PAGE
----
Long gone are the days where the thought of gym wear evoked images of oversized hoodies and grey, Rocky Balboa-esque, sweatpants. Today, fitness isn't defined by what you do, but how you look while you're doing it.

The importance of having the hottest gear is a trend that retailers have been quick to capitalise on. Alexander Wang's collaboration with adidas has been a sell-out success and one that has been replicated from high fashion to the high street and everywhere in between (think Beyoncé's and Topshop's Ivy Park collection and Kate Hudson's Fabletics). It is this marriage of performance and aesthetics that has led to the birth of "athleisure".

With sales increasing by 42% over the last seven years, athleisure is now a £7bn market in the UK alone. Health and wellbeing remain a priority for consumers in 2017, with health club memberships in the UK increasing by 8.5% over the last 12 months. However, it is sales to non-gym bunnies that is turbocharging the industry. Fuelled by social media, the #instafit culture has driven around half of Britons to buy sports clothing for non-sports use, according to Mintel research.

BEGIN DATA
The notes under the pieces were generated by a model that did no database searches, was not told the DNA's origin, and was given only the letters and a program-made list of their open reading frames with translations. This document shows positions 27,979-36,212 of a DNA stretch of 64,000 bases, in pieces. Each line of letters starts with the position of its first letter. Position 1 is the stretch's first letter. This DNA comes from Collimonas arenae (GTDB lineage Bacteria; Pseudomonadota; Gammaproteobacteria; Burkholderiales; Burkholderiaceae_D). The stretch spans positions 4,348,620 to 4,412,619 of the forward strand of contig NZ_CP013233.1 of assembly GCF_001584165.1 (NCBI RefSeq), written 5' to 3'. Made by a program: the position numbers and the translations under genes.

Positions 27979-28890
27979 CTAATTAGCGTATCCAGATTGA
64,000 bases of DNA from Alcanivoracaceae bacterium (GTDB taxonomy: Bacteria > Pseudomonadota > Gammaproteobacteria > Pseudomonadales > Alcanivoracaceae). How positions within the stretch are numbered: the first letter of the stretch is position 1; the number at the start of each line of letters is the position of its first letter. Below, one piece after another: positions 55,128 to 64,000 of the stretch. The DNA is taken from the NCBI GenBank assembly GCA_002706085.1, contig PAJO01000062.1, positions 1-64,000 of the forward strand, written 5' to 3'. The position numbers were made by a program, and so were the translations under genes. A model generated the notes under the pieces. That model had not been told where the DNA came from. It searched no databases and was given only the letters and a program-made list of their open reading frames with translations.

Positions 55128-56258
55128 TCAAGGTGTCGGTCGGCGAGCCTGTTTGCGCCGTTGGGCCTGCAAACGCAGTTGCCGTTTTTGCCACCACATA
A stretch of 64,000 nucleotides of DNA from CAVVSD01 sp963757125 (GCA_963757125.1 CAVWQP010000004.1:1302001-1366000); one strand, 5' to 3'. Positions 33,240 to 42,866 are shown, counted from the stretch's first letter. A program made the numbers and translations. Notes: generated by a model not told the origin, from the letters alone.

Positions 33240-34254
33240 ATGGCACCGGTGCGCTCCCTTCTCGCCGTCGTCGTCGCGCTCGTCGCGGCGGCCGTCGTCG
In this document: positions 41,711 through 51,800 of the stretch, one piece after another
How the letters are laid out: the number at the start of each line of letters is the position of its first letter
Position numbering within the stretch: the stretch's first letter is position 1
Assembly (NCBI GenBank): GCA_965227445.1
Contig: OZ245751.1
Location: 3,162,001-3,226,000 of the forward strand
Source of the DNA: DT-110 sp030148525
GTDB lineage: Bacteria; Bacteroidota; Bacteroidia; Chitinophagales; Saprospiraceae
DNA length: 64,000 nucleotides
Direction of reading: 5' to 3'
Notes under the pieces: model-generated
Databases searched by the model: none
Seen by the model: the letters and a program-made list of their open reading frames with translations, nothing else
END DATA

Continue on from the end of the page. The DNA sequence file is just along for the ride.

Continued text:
It is an area that retailers ignore at their peril; in 2013 Levi’s boss Chip Bergh admitted the company was "scrambling" as it wasn't selling what consumers wanted in the wake of the athleisure boom and has since launched its stretch range to claw back market share. At the other end of the spectrum, JD Sports, the self-proclaimed "king of trainers", announced a 73% boom in profits last year as it realised the benefit of its exclusive rights to sell celebrity collaborations including Rita Ora's adidas range and Puma's Lucy Watson collection.

The sector will inevitably face challenges, from increased competition or the more extreme risk of an athleisure bubble being formed (according to Lululemon founder Chip Wilson). However, for the short to medium term at least, it is clear that the yoga pants culture is here to stay, so, sit back, grab a green juice and enjoy the ride.